Student accommodation: deposits, contracts, bills and scams explained

Student accommodation: deposits, contracts, bills and scams explained

Ruth Bushi of Save the Student on what costs to expect, finding cheaper options, avoiding scams and how to get a discount.

Guest author

Household money

Guest author
Updated on 16 November 2018

Suss things out early

Many universities guarantee housing to first years, international students and some others: applying early is key if you want one of these places (ask the accommodation office about deadlines). For everyone else, the more time you leave yourself, the better off you’ll be.

It’s a good idea to start thinking about where you want to live and what you can afford a couple of months before house hunting. Crucially, if you don’t have cash on hand to pay for a deposit or other upfront costs, leave enough time to get the money together.

Head to Save the Student to learn more about student finance, jobs, bills, shopping and more

Work out what you can afford

Before you even start looking at properties, find out how much rent you can afford.

Start by adding up your regular monthly income: Student Finance, wages, parental contribution and so on.

Next list all your monthly costs – rent, transport, food, nights out etc. – and share out the income between them. Keep moving the money around until the numbers fit: you may need to cut out or cut down on non-essentials to leave enough for rent or other important costs.

Heads-up: some contracts are for 52 weeks, not just the academic year, so you may need to budget for rent over the summer holidays, too.

Student loans: tuition fees, maintenance, grants and repayment plans explained

Plan for additional costs

Upfront costs can clean out your maintenance loan or other income, leaving you skint before term even starts. We’re talking:

  • Deposit (typically equivalent to a month’s rent)
  • First rent payment: this could be a monthly, termly or larger amount
  • Fees or admin charges
  • Bedding, kitchen gear and anything else not included in the rent.

The best tactic for these really is saving in advance, so plan ahead as much as you can.

According to the National Student Money Survey 2018, 44% of students struggle to pay rent – so plan B is equally important. That could be saving a little extra for emergencies, or knowing where you’ll go for help or financial support: your family or student welfare team for starters.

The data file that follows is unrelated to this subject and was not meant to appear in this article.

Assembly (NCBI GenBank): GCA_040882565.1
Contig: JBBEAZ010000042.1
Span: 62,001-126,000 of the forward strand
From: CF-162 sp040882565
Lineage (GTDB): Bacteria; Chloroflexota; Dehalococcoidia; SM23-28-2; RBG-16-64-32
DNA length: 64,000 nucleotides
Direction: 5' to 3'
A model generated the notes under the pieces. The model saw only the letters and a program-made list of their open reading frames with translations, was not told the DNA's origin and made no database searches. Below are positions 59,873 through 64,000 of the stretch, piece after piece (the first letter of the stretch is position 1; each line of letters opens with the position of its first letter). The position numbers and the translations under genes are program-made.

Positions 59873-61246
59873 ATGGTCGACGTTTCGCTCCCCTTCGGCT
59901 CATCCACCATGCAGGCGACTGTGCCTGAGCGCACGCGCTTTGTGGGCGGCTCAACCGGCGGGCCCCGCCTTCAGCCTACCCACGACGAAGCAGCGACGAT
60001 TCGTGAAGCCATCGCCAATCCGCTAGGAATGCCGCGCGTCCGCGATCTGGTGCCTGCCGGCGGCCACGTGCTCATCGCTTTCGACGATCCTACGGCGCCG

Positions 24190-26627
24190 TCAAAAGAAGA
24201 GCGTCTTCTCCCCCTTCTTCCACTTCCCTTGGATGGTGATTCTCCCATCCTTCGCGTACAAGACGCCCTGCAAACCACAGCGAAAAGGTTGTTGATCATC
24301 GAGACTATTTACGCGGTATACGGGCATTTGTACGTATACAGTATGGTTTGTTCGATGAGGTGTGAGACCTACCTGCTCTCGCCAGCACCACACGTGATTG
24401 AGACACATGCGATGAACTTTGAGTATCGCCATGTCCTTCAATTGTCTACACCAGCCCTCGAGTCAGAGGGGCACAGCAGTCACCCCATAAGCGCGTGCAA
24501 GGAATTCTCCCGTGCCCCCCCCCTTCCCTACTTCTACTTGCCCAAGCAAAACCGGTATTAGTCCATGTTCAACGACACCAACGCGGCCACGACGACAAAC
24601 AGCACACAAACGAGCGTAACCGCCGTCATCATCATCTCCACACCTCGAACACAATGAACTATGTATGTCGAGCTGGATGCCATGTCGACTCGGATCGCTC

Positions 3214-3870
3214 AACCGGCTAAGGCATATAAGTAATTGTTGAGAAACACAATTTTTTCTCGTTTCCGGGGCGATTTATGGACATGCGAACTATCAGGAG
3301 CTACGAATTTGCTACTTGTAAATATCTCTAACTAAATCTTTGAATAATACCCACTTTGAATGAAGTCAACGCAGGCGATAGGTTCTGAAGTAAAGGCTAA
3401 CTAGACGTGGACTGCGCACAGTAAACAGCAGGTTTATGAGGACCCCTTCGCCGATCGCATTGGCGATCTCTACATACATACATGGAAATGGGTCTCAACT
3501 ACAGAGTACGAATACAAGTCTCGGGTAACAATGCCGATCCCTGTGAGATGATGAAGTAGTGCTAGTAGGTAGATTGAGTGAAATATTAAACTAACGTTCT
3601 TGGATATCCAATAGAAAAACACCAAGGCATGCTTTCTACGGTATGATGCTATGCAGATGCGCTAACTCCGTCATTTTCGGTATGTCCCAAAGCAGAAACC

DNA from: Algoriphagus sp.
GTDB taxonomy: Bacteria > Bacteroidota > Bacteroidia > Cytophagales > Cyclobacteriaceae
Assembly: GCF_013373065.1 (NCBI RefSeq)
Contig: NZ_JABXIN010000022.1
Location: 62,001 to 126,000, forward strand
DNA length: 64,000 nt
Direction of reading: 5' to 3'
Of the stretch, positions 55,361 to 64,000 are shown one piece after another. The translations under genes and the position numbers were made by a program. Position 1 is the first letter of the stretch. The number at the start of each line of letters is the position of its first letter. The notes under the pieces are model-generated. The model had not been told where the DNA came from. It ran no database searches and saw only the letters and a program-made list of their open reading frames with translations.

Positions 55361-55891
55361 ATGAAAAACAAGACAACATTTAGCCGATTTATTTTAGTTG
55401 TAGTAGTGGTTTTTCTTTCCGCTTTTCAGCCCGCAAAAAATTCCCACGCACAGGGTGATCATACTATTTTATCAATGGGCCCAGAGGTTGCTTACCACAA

Will you need to buy extra furniture or bedding? (image: Shutterstock)

Go for cheaper options

First of all, compare everything on offer – uni accommodation, private halls, rooms for rent – before deciding which are right for you and your budget.

Next, think about sharing a property, as you could save tons on communal bills, gadgets and groceries. Be flexible about facilities, too. If your budget can only stretch to communal showers, for instance, decide what you’re willing to sacrifice to get an en-suite, or make peace with going without.

Finally, check several locations: investigate whether you can save on rent by living further from campus, or if staying central nets bigger savings from cheap food and free fun.

Shared houses: how to manage bills, Council Tax and unexpected costs

Beware scams

Your university’s accommodation office, or the local council, should have a list of accredited landlords, agents or properties. Start with this, as these houses or landlords are vetted, inspected or otherwise up to scratch.

Be cautious about privately advertised properties: run them by your uni and watch out for landlords or agents who pressure you into handing over cash quickly.

Read our guide to student rental fraud and how to avoid it here

Weigh-up included bills

Rents which include bills, insurance and even gym membership have their benefits, but you lose the ability to shop around for cheaper deals, or to trim costs when money’s tight. At the very least, check what’s included, how it’s calculated, and how much you’d pay separately.

Also watch out for bundled bills you wouldn’t pay anyway. For example, if you’re a full-time student, you’re exempt from Council Tax. Similarly, with separate bills you’d have the choice to not have a TV licence, or to have it refunded during the holidays, saving you up to £150/yr.

Don't forget about a TV license (image: Shutterstock)

Ask for a discount

It’s always worth trying to negotiate the rent, though you’ll be in a stronger position with a good argument:

  • You’re paying for the property over the summer but won’t be living there
  • You’re renewing the contract and have been a good tenant
  • Things around the house need repairing or aren’t in great condition
  • The rent includes unnecessary or unwanted bills.

If the place isn’t up to scratch, or the landlord or agency hasn’t played fair, don’t take a reduction in place of your rights! Get advice from your accommodation office or housing charity Shelter.

Tenant rights: what you should know about contracts, deposits, rent rises, repairs and more

Protect your deposit

A deposit can be a hefty wad of cash, so always aim to get it back in full when you leave. Check if your deposit will be stored in a Tenancy Deposit Protection Scheme: this ensures the cash is safe, deductions are fair, and that you’ll be repaid promptly. It’s also worth doing your own inspection and inventory of the property when you move in, ideally with photos.

Finally, treat the place like you care about it. Keep it clean and tidy, report or repair issues promptly, and stay on top of anything else you agreed to when signing the contract.

Ruth Bushi is an editor at Save the Student, a hub for all things student-finance related. The views expressed in this article may not represent those of loveMONEY.

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